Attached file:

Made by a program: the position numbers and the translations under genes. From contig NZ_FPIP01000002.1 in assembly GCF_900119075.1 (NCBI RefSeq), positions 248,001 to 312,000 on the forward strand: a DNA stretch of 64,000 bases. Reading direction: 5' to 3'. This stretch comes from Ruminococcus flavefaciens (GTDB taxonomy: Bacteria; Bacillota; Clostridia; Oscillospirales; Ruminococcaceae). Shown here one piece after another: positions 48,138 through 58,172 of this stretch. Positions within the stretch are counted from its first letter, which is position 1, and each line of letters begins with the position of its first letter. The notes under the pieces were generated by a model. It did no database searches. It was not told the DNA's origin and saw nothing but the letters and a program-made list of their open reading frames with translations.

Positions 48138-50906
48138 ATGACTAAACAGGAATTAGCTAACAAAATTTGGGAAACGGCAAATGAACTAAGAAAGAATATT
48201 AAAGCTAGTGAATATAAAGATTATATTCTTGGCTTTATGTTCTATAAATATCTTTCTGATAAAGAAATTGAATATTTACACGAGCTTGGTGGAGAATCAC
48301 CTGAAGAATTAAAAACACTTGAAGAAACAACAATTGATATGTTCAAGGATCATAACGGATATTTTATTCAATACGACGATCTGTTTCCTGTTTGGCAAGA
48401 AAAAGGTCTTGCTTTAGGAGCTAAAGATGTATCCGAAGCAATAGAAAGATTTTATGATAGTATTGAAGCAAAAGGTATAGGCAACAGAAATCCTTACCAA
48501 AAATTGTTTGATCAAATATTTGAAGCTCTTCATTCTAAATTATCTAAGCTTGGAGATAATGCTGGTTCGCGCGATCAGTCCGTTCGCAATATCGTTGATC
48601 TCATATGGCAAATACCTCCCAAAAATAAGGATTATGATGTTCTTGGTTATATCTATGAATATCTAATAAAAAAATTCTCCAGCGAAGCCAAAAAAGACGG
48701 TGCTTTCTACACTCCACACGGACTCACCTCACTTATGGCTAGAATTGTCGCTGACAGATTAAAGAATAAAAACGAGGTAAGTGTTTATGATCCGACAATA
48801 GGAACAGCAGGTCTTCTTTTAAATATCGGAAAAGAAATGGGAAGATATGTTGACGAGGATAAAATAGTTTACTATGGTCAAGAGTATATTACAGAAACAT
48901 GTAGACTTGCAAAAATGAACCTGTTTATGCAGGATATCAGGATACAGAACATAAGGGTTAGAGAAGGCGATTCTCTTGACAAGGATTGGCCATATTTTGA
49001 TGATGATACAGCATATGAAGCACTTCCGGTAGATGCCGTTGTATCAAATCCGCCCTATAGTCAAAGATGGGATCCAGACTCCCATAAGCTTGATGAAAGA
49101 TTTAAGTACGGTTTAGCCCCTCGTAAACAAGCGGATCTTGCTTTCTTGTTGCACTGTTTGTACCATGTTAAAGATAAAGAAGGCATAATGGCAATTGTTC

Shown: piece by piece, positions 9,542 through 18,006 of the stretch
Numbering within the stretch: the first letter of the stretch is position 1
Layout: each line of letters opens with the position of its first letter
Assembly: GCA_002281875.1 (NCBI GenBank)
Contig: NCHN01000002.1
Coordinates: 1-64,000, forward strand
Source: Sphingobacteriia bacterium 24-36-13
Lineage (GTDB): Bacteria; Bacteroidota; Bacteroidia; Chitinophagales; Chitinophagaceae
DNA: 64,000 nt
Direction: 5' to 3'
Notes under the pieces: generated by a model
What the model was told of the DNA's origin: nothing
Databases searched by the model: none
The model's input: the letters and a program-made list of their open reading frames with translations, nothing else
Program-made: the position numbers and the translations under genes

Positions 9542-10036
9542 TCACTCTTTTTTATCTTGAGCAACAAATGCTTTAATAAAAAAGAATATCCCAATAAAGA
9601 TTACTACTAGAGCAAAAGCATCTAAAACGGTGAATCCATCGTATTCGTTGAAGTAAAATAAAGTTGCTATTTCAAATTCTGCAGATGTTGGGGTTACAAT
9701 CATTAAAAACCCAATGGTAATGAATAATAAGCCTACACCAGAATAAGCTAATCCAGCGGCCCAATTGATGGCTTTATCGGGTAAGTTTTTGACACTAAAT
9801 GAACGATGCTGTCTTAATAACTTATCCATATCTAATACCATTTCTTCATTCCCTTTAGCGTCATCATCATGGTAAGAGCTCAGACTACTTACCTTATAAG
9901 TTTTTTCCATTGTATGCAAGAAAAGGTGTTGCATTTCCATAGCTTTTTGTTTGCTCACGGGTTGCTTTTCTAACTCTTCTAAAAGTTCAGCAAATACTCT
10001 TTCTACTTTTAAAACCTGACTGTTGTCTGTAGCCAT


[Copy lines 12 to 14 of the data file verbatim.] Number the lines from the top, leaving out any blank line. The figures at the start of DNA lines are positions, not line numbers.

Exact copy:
49001 TGATGATACAGCATATGAAGCACTTCCGGTAGATGCCGTTGTATCAAATCCGCCCTATAGTCAAAGATGGGATCCAGACTCCCATAAGCTTGATGAAAGA
49101 TTTAAGTACGGTTTAGCCCCTCGTAAACAAGCGGATCTTGCTTTCTTGTTGCACTGTTTGTACCATGTTAAAGATAAAGAAGGCATAATGGCAATTGTTC

Shown: piece by piece, positions 9,542 through 18,006 of the stretch